Applying the mathematics of evolving networks for more effective social media marketing
Submitting InstitutionUniversity of Reading
Unit of AssessmentMathematical Sciences
Summary Impact TypeTechnological
Research Subject Area(s)
Information and Computing Sciences: Computation Theory and Mathematics, Information Systems
Summary of the impact
Researchers in the Centre for the Mathematics of Human Behaviour at the
University of Reading have developed a novel approach for the real-time
monitoring of evolving social networks. These networks, in which
connections between individuals change over time, are an important
opportunity for online advertising. The research has been used in
collaboration with Bloom Media Ltd to develop a new tool that gives their
clients a better understanding of the impacts of social media campaigns.
As a result Bloom are leading the field in this area, allowing them to
attract major new clients and leading to significant growth of the
business. The company now directly employs highly skilled mathematics
graduates specifically to work in this area.
Digital communications between individuals have resulted in large,
multi-layered social networks that evolve from moment to moment. Although
methods exist for analysing and modelling static networks, recent trends
in communications, transport and energy have highlighted the need for
methods that are appropriate for dynamic, evolving networks. Therefore,
funded by an EPSRC Digital Economy programme through the Horizon hub,
Professor Peter Grindrod collaborated with Prof Desmond Higham (University
of Strathclyde) to develop a simple mathematical model of evolving
networks , defined here as a fixed set of vertices (e.g. a group of
people) with edges (e.g. peer-to-peer communication) that appear and
disappear over time. The approach uses a temporal series of snapshot
graphs instead of collapsing different time points on to one (denser)
graph, thereby retaining both information about time-flow and the benefits
of more sparse graphs.
The core of this work involved exploring centrality measures in evolving
networks. Centrality is the relative importance of an individual (a
vertex) and determines its involvement in a network. Prior to this work,
centrality measures had been developed for static networks, but had not
been successfully translated to evolving networks. The full technical
details are given in  although the discussions leading to the impact
were prompted by a SIAM news article , which was written for a wider
Katz centrality computes the relative influence of a node within a static
network by measuring its number of immediate neighbours and other nodes
that connect to it through those immediate neighbours. An attenuation
factor lessens the influence of longer pathways. The researchers built an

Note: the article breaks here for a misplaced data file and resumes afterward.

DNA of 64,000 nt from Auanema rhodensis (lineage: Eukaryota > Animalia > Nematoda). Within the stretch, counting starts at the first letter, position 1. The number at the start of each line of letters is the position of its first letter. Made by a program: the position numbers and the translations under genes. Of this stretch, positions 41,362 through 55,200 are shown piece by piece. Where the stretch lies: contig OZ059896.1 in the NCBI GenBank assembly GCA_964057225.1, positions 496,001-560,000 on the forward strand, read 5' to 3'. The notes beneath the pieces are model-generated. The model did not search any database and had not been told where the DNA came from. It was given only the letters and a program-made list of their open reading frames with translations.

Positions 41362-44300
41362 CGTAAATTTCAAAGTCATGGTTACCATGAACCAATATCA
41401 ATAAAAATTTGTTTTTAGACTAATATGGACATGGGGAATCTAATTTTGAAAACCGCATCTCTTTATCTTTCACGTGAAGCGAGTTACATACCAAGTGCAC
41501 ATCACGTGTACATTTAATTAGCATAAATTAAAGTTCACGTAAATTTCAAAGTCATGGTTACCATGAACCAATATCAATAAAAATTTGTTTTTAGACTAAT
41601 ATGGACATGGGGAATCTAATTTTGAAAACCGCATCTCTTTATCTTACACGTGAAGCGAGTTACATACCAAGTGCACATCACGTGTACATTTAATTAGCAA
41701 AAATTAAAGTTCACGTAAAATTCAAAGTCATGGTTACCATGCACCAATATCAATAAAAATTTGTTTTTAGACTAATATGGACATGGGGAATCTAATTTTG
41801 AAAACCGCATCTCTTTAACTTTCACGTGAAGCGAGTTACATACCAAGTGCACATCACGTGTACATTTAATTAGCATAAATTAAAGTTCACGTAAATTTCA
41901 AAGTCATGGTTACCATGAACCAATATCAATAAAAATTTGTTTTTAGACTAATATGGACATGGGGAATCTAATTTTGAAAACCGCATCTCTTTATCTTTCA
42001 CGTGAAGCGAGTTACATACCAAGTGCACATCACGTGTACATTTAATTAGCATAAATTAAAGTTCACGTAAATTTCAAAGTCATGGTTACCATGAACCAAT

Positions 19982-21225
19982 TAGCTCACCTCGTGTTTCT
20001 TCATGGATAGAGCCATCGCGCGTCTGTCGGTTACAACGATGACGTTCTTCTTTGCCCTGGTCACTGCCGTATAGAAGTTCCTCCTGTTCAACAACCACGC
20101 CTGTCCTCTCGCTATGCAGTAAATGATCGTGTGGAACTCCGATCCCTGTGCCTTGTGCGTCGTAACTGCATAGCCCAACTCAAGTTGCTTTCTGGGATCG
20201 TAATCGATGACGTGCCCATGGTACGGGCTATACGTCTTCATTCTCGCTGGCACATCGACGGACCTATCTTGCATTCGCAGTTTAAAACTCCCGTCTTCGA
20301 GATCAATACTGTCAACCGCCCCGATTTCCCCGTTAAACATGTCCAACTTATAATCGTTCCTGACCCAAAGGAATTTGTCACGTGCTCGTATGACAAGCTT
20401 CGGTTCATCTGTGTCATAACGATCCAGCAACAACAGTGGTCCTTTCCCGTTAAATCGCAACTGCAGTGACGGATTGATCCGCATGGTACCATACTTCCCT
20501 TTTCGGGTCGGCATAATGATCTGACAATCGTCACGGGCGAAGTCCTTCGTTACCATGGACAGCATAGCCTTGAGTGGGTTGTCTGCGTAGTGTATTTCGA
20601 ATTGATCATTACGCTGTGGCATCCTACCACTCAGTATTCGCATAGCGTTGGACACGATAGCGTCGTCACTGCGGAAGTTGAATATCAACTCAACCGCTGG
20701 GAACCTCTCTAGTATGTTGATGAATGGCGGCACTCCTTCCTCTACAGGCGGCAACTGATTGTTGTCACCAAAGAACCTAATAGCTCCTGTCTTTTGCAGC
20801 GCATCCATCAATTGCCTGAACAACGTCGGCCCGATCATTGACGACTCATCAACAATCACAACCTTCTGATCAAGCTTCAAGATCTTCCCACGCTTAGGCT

extension of Katz centrality for evolving networks that gives
communicability across time steps. When peer-to-peer communications can be
observed, this allows the identification of individual strong broadcasters
and listeners . It can also be scaled up to very large data sets as it
involves handling large but sparse matrices.
Fast algorithmic computations of centrality ranking can be achieved using
sparsity and series approximation. Although for some real applications the
choice of the attenuation factor can be challenging, the researchers
showed that this can be solved simply by normalisation and probabilistic
interpretation of the attenuation factor as a proxy for radius of
The researchers are now working on a continuous version in which edges are
created and destroyed continuously rather than being simply snapshots in
time. Additionally, `memory' is being incorporated into the centrality
ranking, so that recently appearing edges are given more weight than older
Peter Grindrod (Professor, 2008-Sept 2103)
Mark Parsons (PhD student 2010-July 2013; PDRA July-Oct 2013)
Danica Greetham (PDRA Nov 2010-Oct 2011; Lecturer Oct 2011-present)
References to the research
All references are peer-reviewed. , and  are published in highly
regarded international journals,  has since been cited in several
reviews and research articles on temporal networks.  appeared in SIAM
review with 5-year impact factor of 8.  is in SIAM news, which
addresses a wide audience and is a news-journal for world-wide applied
 Grindrod, P., & Higham, D. (2010). Dynamical models, inverse
problems and propagation. Proceedings of the Royal Society, Series A,
vol. 466 no. 2115, 753-770. doi:10.1098/rspa.2009.0456
Citations on Web of Science: 12 as of 18 Sep 2013
 Grindrod, P., Parsons, M. C., Higham, D. & Estrada, E. (2011).
Communicability across evolving networks. Physical Review E, 83,
Issue 4 pp 046120. doi: 10.1103/PhysRevE.83.046120
Citations on Google Scholar: 41 as of 18 Sep 2013
 Desmond J. Higham, Peter Grindrod, and Ernesto Estrada (2011) People
who read this article also read... Part I and II(SIAM) Newsletter article,
SIAM News, Volume 44 , Numbers 1 and 2
 Grindrod, P., & Higham, D. (2011). Models for evolving networks:
with applications in telecommunication and online activities. IMA Journal
of Management Mathematics doi: 10.1093/imaman/dpr001
 Vukadinovic-Greetham, D., Stoyanov, Z., & Grindrod, P. (2013).
Centrality and spectral radius in dynamic networks. Computing and
Combinatorics, Lecture Notes in Computer Science. 7936, pp. 791-800.
Hangzhou, China: Springer. DOI 10.1007/978-3-642-38768-5_72
 Grindrod, P., & Higham, D. (2013). A matrix iteration for
summarizing dynamic networks. SIAM review, 55, 118-128. http://dx.doi.org/10.1137/110855715
1 citation on 18 Sep 2013
Relevant grant funding:
EPSRC grant EP/G065802/1 (as part of `The Horizon Hub' led by the
University of Nottingham)
PI (Reading): Peter Grindrod
Value to Reading £886,658. Period: 01/10/2009 to 31/05/2015.
EPSRC MOLTEN EP/I016031/1
PIs: Peter Grindrod and Desmond Higham (University of Strathclyde)
Title: Mathematics Of Large Technological Evolving Networks.
Value: £171,474. Period: 01/03/2011 to 28/02/2013
TSB #710104 (Awarded to Bloom Media)
PI: Peter Grindrod
Title: Digital Business Analytics for decision makers
Value: £94,000 Period: 01/12/2011 to 30/11/2012
Centre for Defence Enterprise (a part of Defence Science and Technology)
(Awarded to CountingLab Ltd - spin out company of the University of
PI: Peter Grindrod
Title: Applying New Thinking To Counter-Terrorism: Communicability across
an Evolving Social
Network - Determining the biggest influencers, risers and fallers